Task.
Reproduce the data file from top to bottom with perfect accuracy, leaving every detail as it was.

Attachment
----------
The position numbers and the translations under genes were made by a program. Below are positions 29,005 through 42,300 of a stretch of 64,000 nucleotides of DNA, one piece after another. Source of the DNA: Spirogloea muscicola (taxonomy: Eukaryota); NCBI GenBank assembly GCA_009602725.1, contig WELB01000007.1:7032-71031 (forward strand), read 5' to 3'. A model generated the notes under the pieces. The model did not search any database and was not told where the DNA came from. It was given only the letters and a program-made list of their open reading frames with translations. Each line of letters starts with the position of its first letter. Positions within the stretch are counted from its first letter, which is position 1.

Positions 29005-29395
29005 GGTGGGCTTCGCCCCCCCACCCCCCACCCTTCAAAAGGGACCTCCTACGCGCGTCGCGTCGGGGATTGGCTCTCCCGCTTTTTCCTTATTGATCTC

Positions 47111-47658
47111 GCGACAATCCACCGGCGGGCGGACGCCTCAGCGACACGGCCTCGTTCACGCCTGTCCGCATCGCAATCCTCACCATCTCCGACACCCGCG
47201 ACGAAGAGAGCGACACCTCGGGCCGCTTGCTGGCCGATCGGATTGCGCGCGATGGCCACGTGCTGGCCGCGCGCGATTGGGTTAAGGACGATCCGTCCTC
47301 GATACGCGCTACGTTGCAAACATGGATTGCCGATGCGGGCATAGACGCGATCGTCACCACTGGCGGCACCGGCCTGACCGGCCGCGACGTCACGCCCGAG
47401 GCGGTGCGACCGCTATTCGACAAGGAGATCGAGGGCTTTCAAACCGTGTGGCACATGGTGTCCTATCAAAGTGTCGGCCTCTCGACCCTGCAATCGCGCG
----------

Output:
The position numbers and the translations under genes were made by a program. Below are positions 29,005 through 42,300 of a stretch of 64,000 nucleotides of DNA, one piece after another. Source of the DNA: Spirogloea muscicola (taxonomy: Eukaryota); NCBI GenBank assembly GCA_009602725.1, contig WELB01000007.1:7032-71031 (forward strand), read 5' to 3'. A model generated the notes under the pieces. The model did not search any database and was not told where the DNA came from. It was given only the letters and a program-made list of their open reading frames with translations. Each line of letters starts with the position of its first letter. Positions within the stretch are counted from its first letter, which is position 1.

Positions 29005-29395
29005 GGTGGGCTTCGCCCCCCCACCCCCCACCCTTCAAAAGGGACCTCCTACGCGCGTCGCGTCGGGGATTGGCTCTCCCGCTTTTTCCTTATTGATCTC

Positions 47111-47658
47111 GCGACAATCCACCGGCGGGCGGACGCCTCAGCGACACGGCCTCGTTCACGCCTGTCCGCATCGCAATCCTCACCATCTCCGACACCCGCG
47201 ACGAAGAGAGCGACACCTCGGGCCGCTTGCTGGCCGATCGGATTGCGCGCGATGGCCACGTGCTGGCCGCGCGCGATTGGGTTAAGGACGATCCGTCCTC
47301 GATACGCGCTACGTTGCAAACATGGATTGCCGATGCGGGCATAGACGCGATCGTCACCACTGGCGGCACCGGCCTGACCGGCCGCGACGTCACGCCCGAG
47401 GCGGTGCGACCGCTATTCGACAAGGAGATCGAGGGCTTTCAAACCGTGTGGCACATGGTGTCCTATCAAAGTGTCGGCCTCTCGACCCTGCAATCGCGCG